Kochen wie in Neapel (Cooking as in Naples)

Chefs Dario and Manuela Santangelo share their passion for Neapolitan cuisine and more in the heart of Europe.

Francesca Mignosa (FM): How and where was your passion for cooking born?
Dario Santangelo (DS): For me the theme of cooking and good food has always been important. I grew up in Naples, in a big family, where everyone competed for the title of best family cook. We used every opportunity to get together around the table to taste traditional dishes and simply be together. As I got older and after marrying Manuela...
Manuela Santangelo (MS): ...this year it’s already 30 years together...
DS: …yes, after the wedding, cooking was first a need to preserve the taste of the cuisine of my city since Manuela is Austrian and we live in Austria. Then it became a passion for the studies of history and popular culture. Both merged later into our books.
MS: In Austria, it is more the drinking that brings people together. But I have always loved sweets and my mother, my four sisters and I, have always had fun preparing delicious desserts. Also, the fantastic tradition of Viennese patisserie with its cakes and strudels is well-known to anyone who has traveled in Europe.

FM: How long have you been writing and publishing culinary books and publications?
DS: The adventure started eight years ago. Manuela and I are both graphic designers and I am also a professional photographer. At the time, I was working for a publishing house. It was the editorial director, a dear friend, who knew of my passion for cooking and proposed that we write our first book on Naples, the culture around the table and traditional recipes. Once I started working on it, it took only 10 months before "Neapel sehen und geniessen" (“See Naples and Then Enjoy It”) was born. The title was inspired by Goethe's famous phrase "see Naples and then die." I created the project in collaboration with my brother, Diego, who was the photographer. Manuela also collaborated by translating the book from Italian into German as well as being the inspiration for the section dedicated to desserts and, of course, supporting me throughout this adventure.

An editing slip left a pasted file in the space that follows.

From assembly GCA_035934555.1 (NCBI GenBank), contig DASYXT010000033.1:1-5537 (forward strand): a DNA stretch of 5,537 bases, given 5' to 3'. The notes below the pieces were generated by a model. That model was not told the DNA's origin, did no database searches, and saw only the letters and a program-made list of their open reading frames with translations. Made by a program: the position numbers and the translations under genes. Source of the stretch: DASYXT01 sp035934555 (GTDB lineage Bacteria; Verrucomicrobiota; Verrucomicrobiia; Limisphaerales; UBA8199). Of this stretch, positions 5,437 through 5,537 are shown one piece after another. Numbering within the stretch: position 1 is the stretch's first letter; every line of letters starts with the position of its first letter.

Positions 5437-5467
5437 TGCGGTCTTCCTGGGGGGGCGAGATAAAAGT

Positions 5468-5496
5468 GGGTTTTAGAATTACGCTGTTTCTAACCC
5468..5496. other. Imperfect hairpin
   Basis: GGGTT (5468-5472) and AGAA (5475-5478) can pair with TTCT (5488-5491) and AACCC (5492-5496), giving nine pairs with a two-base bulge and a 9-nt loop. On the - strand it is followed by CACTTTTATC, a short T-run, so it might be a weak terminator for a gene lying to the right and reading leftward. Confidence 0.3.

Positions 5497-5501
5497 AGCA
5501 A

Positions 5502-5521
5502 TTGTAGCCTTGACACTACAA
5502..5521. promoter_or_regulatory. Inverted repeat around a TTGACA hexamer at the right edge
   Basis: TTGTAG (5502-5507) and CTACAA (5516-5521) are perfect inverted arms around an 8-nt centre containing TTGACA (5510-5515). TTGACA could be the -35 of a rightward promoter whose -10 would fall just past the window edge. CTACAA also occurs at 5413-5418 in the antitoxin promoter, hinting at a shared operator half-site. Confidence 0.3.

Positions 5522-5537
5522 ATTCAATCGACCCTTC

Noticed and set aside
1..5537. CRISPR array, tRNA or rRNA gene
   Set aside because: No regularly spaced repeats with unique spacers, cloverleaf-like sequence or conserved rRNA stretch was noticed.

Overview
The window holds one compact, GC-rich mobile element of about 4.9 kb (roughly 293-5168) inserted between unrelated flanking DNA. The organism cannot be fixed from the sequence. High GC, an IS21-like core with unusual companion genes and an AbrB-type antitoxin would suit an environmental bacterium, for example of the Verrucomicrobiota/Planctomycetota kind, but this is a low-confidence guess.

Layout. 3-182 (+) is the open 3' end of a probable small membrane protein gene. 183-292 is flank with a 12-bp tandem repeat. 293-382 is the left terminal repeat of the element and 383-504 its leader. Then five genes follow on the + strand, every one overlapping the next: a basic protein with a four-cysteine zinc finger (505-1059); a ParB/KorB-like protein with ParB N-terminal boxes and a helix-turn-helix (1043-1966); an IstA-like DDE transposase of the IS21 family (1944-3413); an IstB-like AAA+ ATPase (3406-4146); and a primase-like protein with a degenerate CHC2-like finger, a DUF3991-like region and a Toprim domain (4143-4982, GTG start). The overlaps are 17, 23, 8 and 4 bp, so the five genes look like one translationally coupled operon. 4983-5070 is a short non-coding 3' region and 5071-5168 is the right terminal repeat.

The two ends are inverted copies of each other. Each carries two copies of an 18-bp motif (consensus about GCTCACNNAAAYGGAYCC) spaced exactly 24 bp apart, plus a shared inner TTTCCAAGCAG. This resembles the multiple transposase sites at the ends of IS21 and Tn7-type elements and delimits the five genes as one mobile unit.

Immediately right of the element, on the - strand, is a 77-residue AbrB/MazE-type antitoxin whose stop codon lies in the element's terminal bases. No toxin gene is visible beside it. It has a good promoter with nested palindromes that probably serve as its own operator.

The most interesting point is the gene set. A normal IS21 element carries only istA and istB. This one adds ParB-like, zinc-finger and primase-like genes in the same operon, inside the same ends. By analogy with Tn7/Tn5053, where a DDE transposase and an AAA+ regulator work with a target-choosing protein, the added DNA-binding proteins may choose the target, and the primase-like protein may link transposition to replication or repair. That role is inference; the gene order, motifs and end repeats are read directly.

MS: With the second book, I took an active role in the research work as well as translating and providing all the sweet recipes. While Dario works on the savory recipes and photography, I handle the graphic design of the books. We already published another book on cooking with extra virgin olive oil. In addition to 90 recipes largely created by us, we have given great space to history. We narrated 5,000 years of history related to this product.

FM: You have been nominated for the Gourmand World Cookbook Shortlist Awards 2019, one of the most prestigious awards in the international culinary stage. How does that feel?
DS: Well, you can imagine the satisfaction. For several days the most frequent word we spoke was "WOW!" Being nominated for the Gourmand World Cookbooks Awards is already a victory. We are in the Italian cuisine section, which means that the 14 books nominated have been chosen from dozens and dozens of titles published each year on this theme all over the world.
MS: The winners will be announced in July at the award ceremony in Macau, China. We hope to be there, but even more to win. We just came back from Paris where we were invited by the founder of the Edouard Cointreau prize to participate in the Gourmand World Summit, a prelude to the July award. It was an extraordinary experience to see our book exhibited with the best books from the last three years at the UNESCO Headquarters in Paris. It was an important step to reach the goal that we gave ourselves for 2019: being able to publish our book in other languages. The very best from the international gastronomic publishing scene were present at the Summit.

FM: What types of recipes can we find in your latest book?
DS: A good part is traditional recipes like Gnocchi Alla Sorrentina, Cannelloni, Ravioli Alla Caprese, Pasta Alla Genovese, and invariably the king of Neapolitan cuisine the Sunday Ragù. We often revisit recipes with new cooking techniques. There are timeless dishes made lighter and more suitable for today's taste. For example, in some cases we have reduced the amount of fat used or we have given more structure to the dish by inserting different consistencies in the preparation or even deconstructing the original recipe. In other cases, we start from the most traditional ingredients of the Neapolitan tradition and present them in new combinations.

FM: In Vienna, you also offer several seminars and cooking classes.  
DS: "Kochen wie in Neapel" is not just the title of the book, but the title of our cooking classes. In fact, the structure of the book reflects that of our courses; the first part dedicated to food history, popular culture, cooking techniques, product descriptions, and particular cooking tools. Then we move to the stove where each class covers one of the chapters from our book: Home-made pasta, Lemon-flavored cuisine, Pasta soups, Sunday lunch, Mamma what a Pizza, and more.

FM: Do Austrians love Italian cuisine? Do they appreciate international cuisine?
MS: Yes, generally Austrians love foreign cuisine. Like all German-speaking or Anglo-Saxon people, they have a taste and passion for all that they call exotic. The problem is, they may look at Italian or other cuisines in a stereotypical way which doesn’t allow them to be open to discovery. We work precisely on this. We try to connect people with the true culture of Italian cuisine. When we succeed, we are satisfied to see that those who discover true Italian cuisine do not want to go back.

For more information on Dario and Manuela: www.facebook.com/dario.manuela.santangelo/